Psalm 23 is one of the most well-known passages from the Bible. Many people have memorized it and the words have brought great comfort during pain or tragedy. The beauty of this Psalm is the simple words which come so easily to memory. However simple the language is, the meaning is profound.
It begins, “The Lord is my Shepherd.” This initial statement is David’s confession. David is saying, Lord, You and only You will govern my life. This implies a very personal relationship between David and His Lord.
David understands what he is saying from a practical viewpoint because he draws on his own experience as a shepherd and highlights the role of God: Who He is and what He does.
David understands the
1) needs of the sheep, because sheep require constant attention and the
2) many cares of the shepherd, because the shepherd provided everything for the sheep to thrive.
There was no greater satisfaction for the shepherd than to see his sheep content, well-fed and safe under the shepherd’s care.
The Lord is not just any shepherd, He is THE Shepherd. God speaks of Himself this way in several Old Testament passages (Isaiah 40:11, Psalm 100:3, Psalm 77, Ezekiel 34:7-16). And Jesus embodies the identity of the Shepherd in John 10, I Peter 5:4, Hebrews 13:20 and Matthew 9:36.
The Good Shepherd is personal. The Lord is MY Shepherd. He isn’t random or distant. He has not lost sight of you. God sees you, desires you, loves you and knows you. You belong to Him! He knows your every need. He is personal and relational. The Lord knows intimately how to care for you. The Good Shepherd is the keeper of your heart. He guides, protects, loves, provides, defends and saves you. You are in the care of someone, living the “With God” life. Let God’s abounding goodness, hope, glory and power fill your life with abundance!
Speak this confession whether you “feel” it or not. Allow your spirit to be the boss of your soul: The Lord is my Shepherd. This confession declares your need, by acknowledging your dependence on God and it declares your faith, that you trust the Great Shepherd with your life. In other words, by declaring the Lord is my Shepherd, you are saying, “I trust the Lord’s provision, guidance, love and protection for my life.”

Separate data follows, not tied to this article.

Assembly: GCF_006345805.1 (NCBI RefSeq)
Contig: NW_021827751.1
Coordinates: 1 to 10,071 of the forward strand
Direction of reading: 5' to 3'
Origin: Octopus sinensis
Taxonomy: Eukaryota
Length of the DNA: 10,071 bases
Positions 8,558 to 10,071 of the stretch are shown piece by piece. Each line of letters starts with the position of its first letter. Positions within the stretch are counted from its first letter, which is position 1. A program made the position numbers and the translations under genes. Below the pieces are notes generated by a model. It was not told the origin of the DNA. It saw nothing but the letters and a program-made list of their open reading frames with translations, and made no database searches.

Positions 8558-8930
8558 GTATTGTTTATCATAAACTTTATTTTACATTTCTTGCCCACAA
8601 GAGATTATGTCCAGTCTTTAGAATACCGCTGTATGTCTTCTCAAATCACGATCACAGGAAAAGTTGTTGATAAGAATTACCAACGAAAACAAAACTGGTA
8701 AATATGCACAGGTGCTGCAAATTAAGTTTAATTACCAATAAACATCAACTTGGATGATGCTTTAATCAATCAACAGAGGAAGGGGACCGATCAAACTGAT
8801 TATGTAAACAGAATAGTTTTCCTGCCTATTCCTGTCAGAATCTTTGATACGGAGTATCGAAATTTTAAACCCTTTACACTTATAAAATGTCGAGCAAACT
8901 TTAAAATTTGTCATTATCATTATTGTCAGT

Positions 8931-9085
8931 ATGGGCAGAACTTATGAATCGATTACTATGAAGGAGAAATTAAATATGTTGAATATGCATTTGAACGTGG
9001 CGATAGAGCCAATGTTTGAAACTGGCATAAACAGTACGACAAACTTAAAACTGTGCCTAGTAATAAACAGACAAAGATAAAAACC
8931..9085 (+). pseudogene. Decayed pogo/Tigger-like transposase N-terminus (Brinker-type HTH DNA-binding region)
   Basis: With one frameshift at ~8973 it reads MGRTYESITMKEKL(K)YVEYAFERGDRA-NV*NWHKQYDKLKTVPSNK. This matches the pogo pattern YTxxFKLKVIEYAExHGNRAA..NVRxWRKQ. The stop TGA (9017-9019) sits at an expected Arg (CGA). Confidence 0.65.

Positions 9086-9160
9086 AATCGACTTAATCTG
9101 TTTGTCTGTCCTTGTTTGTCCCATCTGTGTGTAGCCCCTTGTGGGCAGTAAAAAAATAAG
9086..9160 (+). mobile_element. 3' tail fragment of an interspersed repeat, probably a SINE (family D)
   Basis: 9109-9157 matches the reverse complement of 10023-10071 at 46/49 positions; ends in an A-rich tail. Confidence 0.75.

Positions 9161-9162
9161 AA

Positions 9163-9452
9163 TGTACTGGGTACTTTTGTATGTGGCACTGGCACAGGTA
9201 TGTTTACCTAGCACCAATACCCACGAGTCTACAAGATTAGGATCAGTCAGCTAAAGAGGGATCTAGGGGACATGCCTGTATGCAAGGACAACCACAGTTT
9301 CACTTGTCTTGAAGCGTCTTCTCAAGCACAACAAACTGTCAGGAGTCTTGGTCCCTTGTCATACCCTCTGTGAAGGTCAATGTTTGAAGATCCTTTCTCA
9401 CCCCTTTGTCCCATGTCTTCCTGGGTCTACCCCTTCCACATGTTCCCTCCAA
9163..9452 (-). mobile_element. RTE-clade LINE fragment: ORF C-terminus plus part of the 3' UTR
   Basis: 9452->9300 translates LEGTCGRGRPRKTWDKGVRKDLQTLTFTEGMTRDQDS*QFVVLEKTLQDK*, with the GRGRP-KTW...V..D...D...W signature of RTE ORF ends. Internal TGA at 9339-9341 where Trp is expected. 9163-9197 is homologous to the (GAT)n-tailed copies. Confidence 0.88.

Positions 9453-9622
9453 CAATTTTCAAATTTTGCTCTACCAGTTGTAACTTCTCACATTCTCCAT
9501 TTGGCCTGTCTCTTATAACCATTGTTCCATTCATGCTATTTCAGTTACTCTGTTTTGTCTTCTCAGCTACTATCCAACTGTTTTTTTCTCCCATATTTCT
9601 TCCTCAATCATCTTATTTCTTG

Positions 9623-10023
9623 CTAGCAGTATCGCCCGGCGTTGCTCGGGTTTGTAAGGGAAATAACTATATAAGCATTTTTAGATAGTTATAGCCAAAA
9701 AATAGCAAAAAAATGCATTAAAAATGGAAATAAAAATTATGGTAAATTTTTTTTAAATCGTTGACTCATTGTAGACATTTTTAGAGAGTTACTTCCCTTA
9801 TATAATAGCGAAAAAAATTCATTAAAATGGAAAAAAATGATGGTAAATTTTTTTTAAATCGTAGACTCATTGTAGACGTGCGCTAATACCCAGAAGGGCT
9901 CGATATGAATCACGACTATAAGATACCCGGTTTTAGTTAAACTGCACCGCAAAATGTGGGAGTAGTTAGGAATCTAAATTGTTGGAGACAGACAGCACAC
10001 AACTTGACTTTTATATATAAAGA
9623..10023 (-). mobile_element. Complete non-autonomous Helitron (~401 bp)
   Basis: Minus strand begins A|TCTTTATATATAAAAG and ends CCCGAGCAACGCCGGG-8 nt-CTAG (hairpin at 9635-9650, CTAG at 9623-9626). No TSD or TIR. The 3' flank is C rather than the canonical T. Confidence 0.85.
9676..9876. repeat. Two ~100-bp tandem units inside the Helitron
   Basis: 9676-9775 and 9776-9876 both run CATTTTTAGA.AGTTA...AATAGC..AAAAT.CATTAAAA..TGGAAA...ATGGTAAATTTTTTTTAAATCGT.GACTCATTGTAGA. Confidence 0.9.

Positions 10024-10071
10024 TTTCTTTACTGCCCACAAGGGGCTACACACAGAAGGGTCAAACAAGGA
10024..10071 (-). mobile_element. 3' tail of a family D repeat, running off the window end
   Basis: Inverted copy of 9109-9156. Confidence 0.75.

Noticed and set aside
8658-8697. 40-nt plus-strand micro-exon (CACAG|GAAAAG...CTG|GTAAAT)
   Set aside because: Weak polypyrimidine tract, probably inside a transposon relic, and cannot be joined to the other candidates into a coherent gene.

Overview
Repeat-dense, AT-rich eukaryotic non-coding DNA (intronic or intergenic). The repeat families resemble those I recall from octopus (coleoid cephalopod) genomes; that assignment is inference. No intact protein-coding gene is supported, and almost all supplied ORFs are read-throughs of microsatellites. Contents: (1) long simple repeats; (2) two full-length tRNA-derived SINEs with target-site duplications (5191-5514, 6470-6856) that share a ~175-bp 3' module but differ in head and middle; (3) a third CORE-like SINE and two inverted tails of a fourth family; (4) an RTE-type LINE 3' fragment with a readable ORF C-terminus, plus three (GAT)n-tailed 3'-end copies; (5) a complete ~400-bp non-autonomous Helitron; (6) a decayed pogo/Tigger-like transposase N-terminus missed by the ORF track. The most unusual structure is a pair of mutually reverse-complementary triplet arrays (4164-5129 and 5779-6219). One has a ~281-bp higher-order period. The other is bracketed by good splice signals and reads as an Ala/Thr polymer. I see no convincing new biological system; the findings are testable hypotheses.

From this confession is the next portion of verse 1, “I lack nothing” or “I shall not want”. There is not a care you have that Jesus will not provide. The world is full of lack! Lack is everywhere when you look at the world’s system. The Kingdom of God is in direct contrast to the world’s system. The secret to this life without lack is faith in God and in God’s full capacity and willingness to meet your needs! See beyond what you can see in the natural world and trust what your faith eyes see.
“The Lord is my Shepherd, I shall not want”. David is portraying a life we were meant to enjoy~ a life in which we want for nothing or lack anything. This is available to you and me! Do you live as if this verse is true? Fill your mind with truth. Meditate on Psalm 23. Your Good Shepherd is unlimited in love, unlimited in resources and He generously provides for your every need. Dallas Willard says, “A life without lack is a life in which one is completely satisfied and sustained, no matter what happens.” You will flourish and thrive no matter what life brings you because the Lord is your Shepherd.
Stay near to the Shepherd who gives great care. Turn your mind to God. This is a discipline and a posture of the mind and heart. It takes training and will not happen overnight. Go on this journey with me, walking through Psalm 23. Meditate on Psalm 23. Pray it. Memorize it. Declare it. Confess it.
I have been sitting in Psalm 23 for close to a year now. There is a power in it that we have not experienced because this psalm has been more of a "nursery-rhyme" familiarity which has caused us to lose sight of its profound nature. I invite you to dig deeper into it with me. I know I am just tipping my toe in the ocean of this psalm, but I have to start somewhere. I would love to hear what God is showing you and how you are making this psalm your "home".
To ponder: How have you experienced the Good Shepherd’s provision? Protection? Guidance? How can you begin living as if this is true?